We are currently in the midst of our series of workshops for employers on Settlement Agreements and thought it would be helpful if we put together an article about some of the myths that seem to persist about them.
Some of these are based on points raised at the workshops so far – others are from our experience of dealing with hundreds of Settlement Agreements every year (for both employers and employees, although not at the same time of course!). We hope you find them helpful!
– “If I use a Settlement Agreement it will make the payment tax-free”
We quite often hear this one, and wanted to put the record straight. The Settlement Agreement doesn’t change the tax status of any of the payments the employer is making to the employee. If a payment can genuinely be made without deduction of tax then it can be paid tax free regardless of whether a Settlement Agreement is in place or not. Likewise, if a payment is properly taxable then a Settlement Agreement cannot change that fact.
The Settlement Agreement can however change who is liable for any tax, and it is quite common for it to contain a tax indemnity whereby one party (usually the employee) agrees to be responsible for any tax (and interest, penalties etc). It would be perfectly possible for a tax indemnity to be given without a Settlement Agreement being in place, but the majority of employers like to get the terms tied up in a Settlement Agreement along with a full and final settlement.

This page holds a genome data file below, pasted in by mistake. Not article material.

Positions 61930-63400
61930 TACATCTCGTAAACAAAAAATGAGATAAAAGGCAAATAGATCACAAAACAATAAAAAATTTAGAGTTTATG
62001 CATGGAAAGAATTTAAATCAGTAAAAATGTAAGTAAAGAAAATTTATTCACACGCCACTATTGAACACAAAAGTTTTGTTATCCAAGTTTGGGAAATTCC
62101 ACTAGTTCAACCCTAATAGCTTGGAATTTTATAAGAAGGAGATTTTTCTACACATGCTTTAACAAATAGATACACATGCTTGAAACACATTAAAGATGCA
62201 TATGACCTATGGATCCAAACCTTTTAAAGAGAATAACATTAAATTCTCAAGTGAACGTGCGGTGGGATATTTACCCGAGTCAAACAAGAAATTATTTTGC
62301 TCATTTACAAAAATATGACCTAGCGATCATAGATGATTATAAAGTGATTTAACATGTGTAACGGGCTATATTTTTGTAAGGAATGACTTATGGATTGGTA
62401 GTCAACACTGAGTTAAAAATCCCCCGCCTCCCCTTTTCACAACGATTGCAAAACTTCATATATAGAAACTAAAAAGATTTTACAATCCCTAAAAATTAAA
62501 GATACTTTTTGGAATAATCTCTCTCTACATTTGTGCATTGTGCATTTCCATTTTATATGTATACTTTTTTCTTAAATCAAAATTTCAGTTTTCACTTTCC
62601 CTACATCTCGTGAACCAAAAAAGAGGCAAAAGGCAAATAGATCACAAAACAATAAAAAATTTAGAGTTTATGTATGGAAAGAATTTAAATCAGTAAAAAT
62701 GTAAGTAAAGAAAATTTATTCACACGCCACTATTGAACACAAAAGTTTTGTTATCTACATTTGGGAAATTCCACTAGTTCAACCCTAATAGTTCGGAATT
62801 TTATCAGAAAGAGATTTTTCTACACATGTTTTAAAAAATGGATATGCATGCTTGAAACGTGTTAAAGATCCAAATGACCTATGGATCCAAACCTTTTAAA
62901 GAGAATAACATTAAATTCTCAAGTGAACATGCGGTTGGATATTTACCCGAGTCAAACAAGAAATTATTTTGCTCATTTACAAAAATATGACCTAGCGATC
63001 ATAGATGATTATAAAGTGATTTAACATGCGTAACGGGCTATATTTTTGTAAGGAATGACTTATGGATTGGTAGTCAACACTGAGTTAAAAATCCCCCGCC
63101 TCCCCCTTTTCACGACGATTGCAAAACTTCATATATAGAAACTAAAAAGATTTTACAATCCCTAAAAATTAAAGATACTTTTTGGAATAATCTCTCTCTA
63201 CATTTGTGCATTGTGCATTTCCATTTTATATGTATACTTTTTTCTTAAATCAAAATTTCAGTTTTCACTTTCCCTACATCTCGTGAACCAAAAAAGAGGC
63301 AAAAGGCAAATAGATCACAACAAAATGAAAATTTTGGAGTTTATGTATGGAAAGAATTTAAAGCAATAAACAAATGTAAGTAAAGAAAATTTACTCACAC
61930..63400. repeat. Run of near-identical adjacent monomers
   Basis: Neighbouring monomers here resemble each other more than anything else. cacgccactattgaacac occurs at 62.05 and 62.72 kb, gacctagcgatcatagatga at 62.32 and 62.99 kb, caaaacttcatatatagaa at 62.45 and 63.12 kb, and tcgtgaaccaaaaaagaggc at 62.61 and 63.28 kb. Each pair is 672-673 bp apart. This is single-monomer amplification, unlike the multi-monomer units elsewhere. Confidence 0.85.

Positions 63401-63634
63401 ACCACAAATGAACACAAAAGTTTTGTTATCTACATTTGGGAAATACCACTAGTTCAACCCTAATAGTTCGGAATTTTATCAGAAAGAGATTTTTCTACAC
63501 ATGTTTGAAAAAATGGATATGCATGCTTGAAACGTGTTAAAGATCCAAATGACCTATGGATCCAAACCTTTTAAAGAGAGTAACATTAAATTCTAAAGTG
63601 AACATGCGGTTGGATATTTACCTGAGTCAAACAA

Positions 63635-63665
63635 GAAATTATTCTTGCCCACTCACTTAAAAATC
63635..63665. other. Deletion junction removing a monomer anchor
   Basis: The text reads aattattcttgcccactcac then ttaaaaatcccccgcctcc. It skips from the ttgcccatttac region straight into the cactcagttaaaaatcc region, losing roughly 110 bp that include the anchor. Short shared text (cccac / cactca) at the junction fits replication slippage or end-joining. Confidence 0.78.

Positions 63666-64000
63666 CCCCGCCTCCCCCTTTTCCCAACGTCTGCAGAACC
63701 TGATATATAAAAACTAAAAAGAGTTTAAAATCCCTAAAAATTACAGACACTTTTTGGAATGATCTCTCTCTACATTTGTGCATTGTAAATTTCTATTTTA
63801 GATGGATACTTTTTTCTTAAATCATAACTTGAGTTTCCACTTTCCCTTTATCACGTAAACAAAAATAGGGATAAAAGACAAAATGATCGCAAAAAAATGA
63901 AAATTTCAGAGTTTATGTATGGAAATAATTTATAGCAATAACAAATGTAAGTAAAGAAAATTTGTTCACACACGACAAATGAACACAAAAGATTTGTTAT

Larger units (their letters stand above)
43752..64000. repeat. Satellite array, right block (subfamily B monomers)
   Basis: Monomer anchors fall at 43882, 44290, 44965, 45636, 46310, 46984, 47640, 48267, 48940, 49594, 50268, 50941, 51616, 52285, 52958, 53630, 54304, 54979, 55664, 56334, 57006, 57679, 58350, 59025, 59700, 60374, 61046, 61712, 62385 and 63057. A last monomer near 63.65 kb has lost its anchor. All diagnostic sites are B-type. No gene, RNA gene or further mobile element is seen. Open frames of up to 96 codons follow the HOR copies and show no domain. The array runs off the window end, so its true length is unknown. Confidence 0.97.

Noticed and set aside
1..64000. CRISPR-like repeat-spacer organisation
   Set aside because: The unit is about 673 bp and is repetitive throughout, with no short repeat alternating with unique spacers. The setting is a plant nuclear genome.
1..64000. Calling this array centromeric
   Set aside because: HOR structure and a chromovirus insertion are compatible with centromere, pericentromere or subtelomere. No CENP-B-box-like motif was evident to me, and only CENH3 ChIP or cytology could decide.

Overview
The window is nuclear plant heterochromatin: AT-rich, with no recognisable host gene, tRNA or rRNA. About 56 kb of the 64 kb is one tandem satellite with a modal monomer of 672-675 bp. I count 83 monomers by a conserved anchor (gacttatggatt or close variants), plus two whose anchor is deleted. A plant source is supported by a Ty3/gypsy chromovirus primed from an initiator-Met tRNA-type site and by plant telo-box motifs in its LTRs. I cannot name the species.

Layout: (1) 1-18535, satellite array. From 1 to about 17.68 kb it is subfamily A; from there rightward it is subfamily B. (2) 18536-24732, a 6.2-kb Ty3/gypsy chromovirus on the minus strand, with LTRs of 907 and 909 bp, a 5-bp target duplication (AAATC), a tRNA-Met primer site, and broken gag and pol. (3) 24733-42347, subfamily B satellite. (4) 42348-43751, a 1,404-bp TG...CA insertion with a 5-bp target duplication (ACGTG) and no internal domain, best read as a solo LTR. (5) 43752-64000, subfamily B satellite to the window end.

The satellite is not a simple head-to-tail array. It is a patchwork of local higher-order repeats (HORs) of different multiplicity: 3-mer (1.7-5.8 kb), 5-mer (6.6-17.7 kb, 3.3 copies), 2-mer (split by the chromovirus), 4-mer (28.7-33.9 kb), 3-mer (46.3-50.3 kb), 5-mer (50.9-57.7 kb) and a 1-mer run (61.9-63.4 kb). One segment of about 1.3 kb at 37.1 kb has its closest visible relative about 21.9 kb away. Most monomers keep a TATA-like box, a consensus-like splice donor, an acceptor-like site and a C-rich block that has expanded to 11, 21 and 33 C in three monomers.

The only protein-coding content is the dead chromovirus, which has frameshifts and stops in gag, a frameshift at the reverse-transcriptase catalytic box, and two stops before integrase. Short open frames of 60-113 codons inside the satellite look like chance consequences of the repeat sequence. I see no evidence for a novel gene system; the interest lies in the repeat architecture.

– “Once we’ve made an offer we can withdraw it at any time until it is accepted.”
As with any contract you might offer, there is no binding agreement until the Settlement Agreement has been signed by both parties. We have dealt with situations where, for various reasons, an employer changes its mind about the offer it has made. One example was where an employee had been offered a generous redundancy package, but shortly afterwards the employer discovered evidence of misconduct that made it reconsider how generous it wanted to be. Withdrawal of an offer is of course something that needs to be handled carefully, so it is a good idea to take advice if this situation happens to you. This is one of the reasons why we recommend that the employer is the last party to sign a Settlement Agreement, so that you are in control of completion.